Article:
And don’t forget the salt and fresh cracked black pepper!
Still want more? Salads are perfect for using up leftovers you might have hanging out in your fridge. A few tablespoons of leftover grains, like rice, barley, couscous, or even pasta, can add a satisfying chewy bite.
Fresh or dried fruit can be a lovely sweet flavor contrast to all the savory ingredients. I particularly love adding grapes to salads, like in my Roasted Cauliflower Salad, Vegan Chickpea Salad, Vegan Quinoa Salad, and Raw Veggie Chopped Salad or strawberries like in my Summer Pasta Salad, chopped apples like in my Curried Tofu Salad, and oranges like in my Vegan Brussels Sprouts Salad.
A sprinkle of vegan parmesan cheese or vegan feta, either homemade or store-bought, drizzle of balsamic vinegar, or a squeeze of fresh lemon juice can add a great punch of flavor.
Aim for about 2 tablespoons per serving.
Homemade salad dressing is generally healthier than store-bought and it’s so easy to make.
A few of our favorite homemade vegan salad dressings:
- Southwest Vegan Ranch Dressing
- Citrus Tahini Dressing
- Tahini Goddess Dressing
- Hemp Seed Dressing
- Lemon Vinaigrette Dressing
- Creamy Sesame Salad Dressing
- Vegan Green Goddess Dip (thin it out to make a dressing)
Sometimes I like to combine a dollop of sauce with a drizzle of dressing for a unique flavor profile. Some good combinations are bbq sauce and ranch dressing (I have a BBQ Ranch Dressing in my Meatless Monday Family Cookbook!), kale walnut pesto and dijon vinaigrette, or roasted red pepper hummus and tahini dressing.
Hearty salads for dinner are a complete meal on their own. However, smaller portions of them can be delicious paired with complementary items.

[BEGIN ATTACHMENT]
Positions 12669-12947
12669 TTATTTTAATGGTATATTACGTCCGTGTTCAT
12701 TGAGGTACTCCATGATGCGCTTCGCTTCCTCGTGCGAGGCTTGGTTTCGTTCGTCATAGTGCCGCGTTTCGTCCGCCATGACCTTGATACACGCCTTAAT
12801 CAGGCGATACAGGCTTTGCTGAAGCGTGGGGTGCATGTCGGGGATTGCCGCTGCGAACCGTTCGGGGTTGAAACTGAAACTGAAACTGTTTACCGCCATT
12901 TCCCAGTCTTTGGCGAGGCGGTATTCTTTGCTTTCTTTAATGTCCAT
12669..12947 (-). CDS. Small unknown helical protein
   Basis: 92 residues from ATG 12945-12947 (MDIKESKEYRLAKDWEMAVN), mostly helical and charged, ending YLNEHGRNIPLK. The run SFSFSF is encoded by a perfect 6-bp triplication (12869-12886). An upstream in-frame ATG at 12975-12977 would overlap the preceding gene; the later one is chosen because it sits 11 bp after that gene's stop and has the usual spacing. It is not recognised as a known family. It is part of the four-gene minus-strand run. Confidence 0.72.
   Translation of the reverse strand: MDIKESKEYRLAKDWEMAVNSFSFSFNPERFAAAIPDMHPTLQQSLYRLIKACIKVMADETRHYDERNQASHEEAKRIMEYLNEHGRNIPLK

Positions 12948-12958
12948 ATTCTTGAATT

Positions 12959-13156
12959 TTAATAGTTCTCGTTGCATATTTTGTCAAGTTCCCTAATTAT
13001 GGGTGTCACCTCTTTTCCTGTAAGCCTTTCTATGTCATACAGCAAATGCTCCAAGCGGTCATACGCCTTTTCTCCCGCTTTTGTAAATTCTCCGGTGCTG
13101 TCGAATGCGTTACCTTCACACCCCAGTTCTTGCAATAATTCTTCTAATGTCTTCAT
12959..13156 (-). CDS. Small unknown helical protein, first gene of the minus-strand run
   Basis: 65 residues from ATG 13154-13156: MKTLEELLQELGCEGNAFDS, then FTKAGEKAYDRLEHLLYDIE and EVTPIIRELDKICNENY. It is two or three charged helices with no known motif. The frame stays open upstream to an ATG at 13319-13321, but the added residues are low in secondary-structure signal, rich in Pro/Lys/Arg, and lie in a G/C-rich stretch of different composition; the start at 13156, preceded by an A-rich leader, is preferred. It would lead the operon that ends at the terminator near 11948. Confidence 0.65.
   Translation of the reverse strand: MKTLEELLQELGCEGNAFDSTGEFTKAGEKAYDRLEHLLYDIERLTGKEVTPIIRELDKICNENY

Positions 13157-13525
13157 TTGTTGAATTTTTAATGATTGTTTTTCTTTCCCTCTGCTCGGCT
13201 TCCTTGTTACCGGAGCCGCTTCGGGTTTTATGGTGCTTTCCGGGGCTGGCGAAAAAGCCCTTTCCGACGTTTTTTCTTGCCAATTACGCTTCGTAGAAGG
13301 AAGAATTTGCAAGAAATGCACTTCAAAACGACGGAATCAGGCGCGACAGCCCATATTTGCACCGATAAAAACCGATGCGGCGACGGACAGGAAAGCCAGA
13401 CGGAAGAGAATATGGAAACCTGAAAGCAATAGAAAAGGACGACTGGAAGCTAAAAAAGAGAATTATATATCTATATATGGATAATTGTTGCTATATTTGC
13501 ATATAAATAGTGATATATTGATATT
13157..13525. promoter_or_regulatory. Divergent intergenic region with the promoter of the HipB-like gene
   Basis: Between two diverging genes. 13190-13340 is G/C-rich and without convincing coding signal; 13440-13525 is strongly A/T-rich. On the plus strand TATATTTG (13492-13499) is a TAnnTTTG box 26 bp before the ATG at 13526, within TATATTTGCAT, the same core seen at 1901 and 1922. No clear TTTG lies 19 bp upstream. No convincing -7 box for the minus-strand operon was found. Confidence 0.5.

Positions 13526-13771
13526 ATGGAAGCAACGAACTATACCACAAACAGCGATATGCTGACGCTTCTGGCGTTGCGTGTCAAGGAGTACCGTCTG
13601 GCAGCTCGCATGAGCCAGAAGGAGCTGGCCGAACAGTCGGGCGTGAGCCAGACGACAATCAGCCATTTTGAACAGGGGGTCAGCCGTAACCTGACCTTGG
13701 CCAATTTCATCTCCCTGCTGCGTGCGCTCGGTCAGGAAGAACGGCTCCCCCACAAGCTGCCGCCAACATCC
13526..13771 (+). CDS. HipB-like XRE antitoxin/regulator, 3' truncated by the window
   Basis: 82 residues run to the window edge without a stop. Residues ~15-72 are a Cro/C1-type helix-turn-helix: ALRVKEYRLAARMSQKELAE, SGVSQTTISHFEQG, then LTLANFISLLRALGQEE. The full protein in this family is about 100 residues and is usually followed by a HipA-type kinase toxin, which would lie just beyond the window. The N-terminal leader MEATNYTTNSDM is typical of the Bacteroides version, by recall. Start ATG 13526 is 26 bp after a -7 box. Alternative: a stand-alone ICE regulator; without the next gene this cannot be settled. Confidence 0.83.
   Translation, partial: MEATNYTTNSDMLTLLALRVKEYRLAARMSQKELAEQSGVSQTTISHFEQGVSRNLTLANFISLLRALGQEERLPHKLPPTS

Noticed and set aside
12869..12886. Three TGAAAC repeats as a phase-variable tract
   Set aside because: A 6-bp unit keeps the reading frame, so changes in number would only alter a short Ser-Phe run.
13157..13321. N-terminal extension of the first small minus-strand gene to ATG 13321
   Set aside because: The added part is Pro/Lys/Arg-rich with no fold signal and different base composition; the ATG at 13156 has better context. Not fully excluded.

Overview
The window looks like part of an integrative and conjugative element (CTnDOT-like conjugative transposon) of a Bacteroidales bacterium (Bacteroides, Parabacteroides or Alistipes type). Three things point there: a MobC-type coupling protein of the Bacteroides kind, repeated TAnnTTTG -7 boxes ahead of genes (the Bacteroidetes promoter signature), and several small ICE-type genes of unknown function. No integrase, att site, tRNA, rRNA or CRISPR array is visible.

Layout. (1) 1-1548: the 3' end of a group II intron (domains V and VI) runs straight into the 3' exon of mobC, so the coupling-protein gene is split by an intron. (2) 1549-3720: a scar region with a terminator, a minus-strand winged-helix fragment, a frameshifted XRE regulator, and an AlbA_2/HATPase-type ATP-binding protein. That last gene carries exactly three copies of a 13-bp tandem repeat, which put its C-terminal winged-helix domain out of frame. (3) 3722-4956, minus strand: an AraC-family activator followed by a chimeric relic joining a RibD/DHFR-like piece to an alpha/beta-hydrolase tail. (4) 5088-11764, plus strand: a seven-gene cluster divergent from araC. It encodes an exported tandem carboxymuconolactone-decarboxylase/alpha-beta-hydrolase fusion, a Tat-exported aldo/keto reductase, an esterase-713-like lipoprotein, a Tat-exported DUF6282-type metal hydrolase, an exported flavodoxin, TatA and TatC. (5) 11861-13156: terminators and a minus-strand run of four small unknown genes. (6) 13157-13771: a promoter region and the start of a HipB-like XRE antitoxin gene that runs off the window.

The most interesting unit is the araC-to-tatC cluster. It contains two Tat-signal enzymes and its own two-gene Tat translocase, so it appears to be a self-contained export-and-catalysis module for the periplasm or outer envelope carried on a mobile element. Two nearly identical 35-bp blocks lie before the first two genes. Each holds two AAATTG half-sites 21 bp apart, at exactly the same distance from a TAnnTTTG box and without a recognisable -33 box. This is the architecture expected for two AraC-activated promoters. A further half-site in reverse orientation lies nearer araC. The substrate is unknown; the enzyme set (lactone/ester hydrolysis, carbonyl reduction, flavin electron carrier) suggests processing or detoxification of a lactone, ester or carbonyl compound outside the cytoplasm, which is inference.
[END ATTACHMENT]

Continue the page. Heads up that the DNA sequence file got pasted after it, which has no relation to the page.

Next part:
Many of the components of a dinner salad can be prepped in advance.
Wash and chop salad greens at the beginning of the week. Use a salad spinner to dry them well. Store them in a container or plastic zip-top bag with a paper towel to soak up any extra liquid – they’ll last longer this way.
Slice, dice, or roast vegetables in bulk. Store raw veggies separate from roasted.
Cook big batches of beans, lentils, or grains so you can grab a scoop at a moment’s notice. An Instant Pot is great for this! Store them in ½ cup servings to make it even easier to grab and add to your salads for dinner time.
Whip up a homemade salad dressing (or two!) and store it in a mason jar in the fridge.
Most components of the salad, stored separately, will last 3 to 4 days in the fridge.
Glass mason jars are perfect for storing dressings or sauces.
Glass storage containers in a variety of sizes are great for storing prepped veggies, grains, beans, and more!
I love the larger sizes of these produce saver containers for storing chopped leafy greens.
As much as we all know we should be eating more vegetables and salads, if it’s not quick and easy, we’re not likely to stick with it. Here is some of my favorite kitchen equipment and tools to make prep time and meal time easier.
- Salad spinner – Make quick work of washing and drying leafy greens. Bonus: kids love to operate this thing!
- Mesh strainers/colander – It’s helpful to have a variety of sizes for rinsing beans and lentils, draining canned beans, or rinsing berries. A larger colander is perfect for draining pasta.
- Cutting boards – At least one large cutting board is necessary. I like to have a couple others in a variety of sizes, too. Note: if you are a meat-eater, be sure to keep separate cutting boards for meat and plant-based items.